Le_Goat on
    While I agree that being insensitive is an issue, so is being oversensitive.
  • Options
    GaslightGaslight Registered User regular
    edited May 2013
    Le_Goat wrote: »
    If you are going on a low budget (which you obviously are), my recommendation would be the AMD route. I've been AMD CPUs for a while and they are great. They are just as good as Intel for almost half the price; I got my 3.4 GHz quad-core for $85 (on sale), usually it's about $120 for the same chip. I akin the Intel-AMD argument to the Apple-PC argument: I think you're paying more for a brand name if you go for the former, but that's just me.

    This is demonstrably false. AMD is behind in pretty much every significant benchmark. They are simply being buried by Intel's R&D budget right now.

    That said, AMD chips are a viable option for people on a budget who aren't trying to build a top-of-the-line screamer of a system.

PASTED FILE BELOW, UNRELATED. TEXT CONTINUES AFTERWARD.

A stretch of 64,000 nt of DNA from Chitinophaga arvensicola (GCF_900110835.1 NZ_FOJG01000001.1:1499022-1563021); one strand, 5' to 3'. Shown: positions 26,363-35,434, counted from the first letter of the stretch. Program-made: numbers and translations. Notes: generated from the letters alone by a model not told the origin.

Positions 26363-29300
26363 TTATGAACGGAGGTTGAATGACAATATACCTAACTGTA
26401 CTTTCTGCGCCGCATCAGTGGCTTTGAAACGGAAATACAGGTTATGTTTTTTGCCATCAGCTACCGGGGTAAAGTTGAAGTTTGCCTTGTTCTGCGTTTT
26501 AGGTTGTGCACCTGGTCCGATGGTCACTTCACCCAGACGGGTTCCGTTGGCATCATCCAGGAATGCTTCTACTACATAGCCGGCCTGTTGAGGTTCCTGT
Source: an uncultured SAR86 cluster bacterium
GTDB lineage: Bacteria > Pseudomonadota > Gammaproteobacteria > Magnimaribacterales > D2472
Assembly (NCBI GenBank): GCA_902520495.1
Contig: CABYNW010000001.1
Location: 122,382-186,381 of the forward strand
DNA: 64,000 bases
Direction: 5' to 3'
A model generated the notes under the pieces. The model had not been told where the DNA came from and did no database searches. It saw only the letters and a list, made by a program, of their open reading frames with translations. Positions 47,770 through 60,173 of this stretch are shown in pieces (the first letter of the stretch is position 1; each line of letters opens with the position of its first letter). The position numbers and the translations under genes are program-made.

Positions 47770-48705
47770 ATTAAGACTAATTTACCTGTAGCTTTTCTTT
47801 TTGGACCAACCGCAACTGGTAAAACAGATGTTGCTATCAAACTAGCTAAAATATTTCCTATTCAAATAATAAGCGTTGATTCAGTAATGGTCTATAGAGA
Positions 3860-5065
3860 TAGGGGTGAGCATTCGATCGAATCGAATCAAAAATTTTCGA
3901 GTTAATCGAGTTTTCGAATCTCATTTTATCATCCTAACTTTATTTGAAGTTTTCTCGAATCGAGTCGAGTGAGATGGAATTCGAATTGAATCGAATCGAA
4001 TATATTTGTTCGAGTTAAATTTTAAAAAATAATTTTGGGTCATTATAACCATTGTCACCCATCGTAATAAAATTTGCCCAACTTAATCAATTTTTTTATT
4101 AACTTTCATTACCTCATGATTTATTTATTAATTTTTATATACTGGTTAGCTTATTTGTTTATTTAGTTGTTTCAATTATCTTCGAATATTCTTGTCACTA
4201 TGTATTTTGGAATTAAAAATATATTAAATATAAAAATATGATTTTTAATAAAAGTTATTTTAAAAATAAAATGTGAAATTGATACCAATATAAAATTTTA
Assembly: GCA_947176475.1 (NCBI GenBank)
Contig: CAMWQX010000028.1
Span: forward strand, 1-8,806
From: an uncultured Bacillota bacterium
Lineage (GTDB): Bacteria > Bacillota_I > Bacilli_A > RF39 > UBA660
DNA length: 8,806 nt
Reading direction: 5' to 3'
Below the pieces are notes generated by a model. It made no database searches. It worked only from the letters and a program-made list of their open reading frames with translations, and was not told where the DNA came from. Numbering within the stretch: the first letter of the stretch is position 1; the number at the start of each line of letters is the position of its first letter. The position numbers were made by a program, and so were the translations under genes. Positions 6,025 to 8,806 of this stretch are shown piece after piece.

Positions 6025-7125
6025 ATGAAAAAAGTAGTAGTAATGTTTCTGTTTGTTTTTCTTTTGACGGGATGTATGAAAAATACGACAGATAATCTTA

16GB of RAM is pretty much worthless for most people. Current games will never take advantage of that much. Cheap as RAM is, $100 for 16GB compared to $50 for 8GB is an unnecessary luxury for someone trying to save money; that extra $50 could be better spent elsewhere.

    Gaslight on
  • Options
    Le_GoatLe_Goat Frechified Goat Person BostonRegistered User regular
    edited May 2013
    I say it again: tight budget. Unless you are looking to get an absolute top-of-the-line machine, then there is no need to go Intel.

    And I could be very wrong on this, but those "significant benchmark(s)" aren't really noticed until you hit the higher tier machines anyways. I've played on other Intel rigs that had basically the same specs as my AMD machine and I didn't really notice a difference, not to mention that mine cost much less than theirs.